Sliding downhill is an exhilarating winter sport. People of all ages can participate, and use all kinds of containers, from large toboggans to plastic disks or even cardboard boxes. But accidental injuries from sledding are surprisingly common despite snow's cushioning effect.

The National Safety Council offers these guidelines for safe and fun sledding and tobogganing.
  • Keep all equipment in good condition. Broken parts, sharp edges, cracks and split wood invite injuries.
  • Sled on spacious, gently sloping hills, which have a level run-off at the end so that the sled can come to a halt safely. Avoid steep slopes and slopes located near streets and roadways.
  • Check slopes for bare spots, holes and other obstructions which might cause injury. Bypass these areas or wait until conditions are better.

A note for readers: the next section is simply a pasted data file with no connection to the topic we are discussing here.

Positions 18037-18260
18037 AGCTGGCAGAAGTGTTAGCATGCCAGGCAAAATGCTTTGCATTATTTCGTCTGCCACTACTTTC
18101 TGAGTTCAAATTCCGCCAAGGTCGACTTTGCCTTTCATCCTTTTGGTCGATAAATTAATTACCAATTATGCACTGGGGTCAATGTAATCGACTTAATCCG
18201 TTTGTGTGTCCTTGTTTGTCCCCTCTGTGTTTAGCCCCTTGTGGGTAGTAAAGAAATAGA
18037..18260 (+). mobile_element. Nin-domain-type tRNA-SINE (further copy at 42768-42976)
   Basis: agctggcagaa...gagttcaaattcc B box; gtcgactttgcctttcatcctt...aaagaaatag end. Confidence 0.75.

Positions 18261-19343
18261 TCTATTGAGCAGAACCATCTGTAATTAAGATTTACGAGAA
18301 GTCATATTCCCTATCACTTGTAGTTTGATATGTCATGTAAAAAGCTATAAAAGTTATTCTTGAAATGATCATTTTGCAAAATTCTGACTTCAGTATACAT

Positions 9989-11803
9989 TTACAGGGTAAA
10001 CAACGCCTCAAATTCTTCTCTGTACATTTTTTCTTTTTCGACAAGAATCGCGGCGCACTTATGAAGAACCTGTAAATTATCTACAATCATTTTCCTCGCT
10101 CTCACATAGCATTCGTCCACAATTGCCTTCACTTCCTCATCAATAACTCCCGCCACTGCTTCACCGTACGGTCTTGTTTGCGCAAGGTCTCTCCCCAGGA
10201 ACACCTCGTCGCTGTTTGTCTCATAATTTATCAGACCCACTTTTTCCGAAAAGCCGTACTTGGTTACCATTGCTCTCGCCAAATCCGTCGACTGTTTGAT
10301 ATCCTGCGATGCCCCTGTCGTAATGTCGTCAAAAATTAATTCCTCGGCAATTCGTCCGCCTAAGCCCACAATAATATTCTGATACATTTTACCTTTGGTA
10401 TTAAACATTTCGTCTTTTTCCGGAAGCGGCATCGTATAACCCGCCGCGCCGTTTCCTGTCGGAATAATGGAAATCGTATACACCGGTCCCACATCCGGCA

• The proper position for sledding is to sit or lay on your back on the top of the sled with your feet pointing downhill. Sledding headfirst increases the risk of head and neck injuries and should be avoided.
  • Ensure the sledding path does not cross traffic and is free from hazards such as large trees, fences, rocks or telephone poles.
  • Do not sled on or around frozen lakes, streams or ponds because the ice may be unstable.
  • Dress warm enough for conditions. Sledders should wear thick gloves or mittens and protective boots to protect against frostbite as well as potential injury.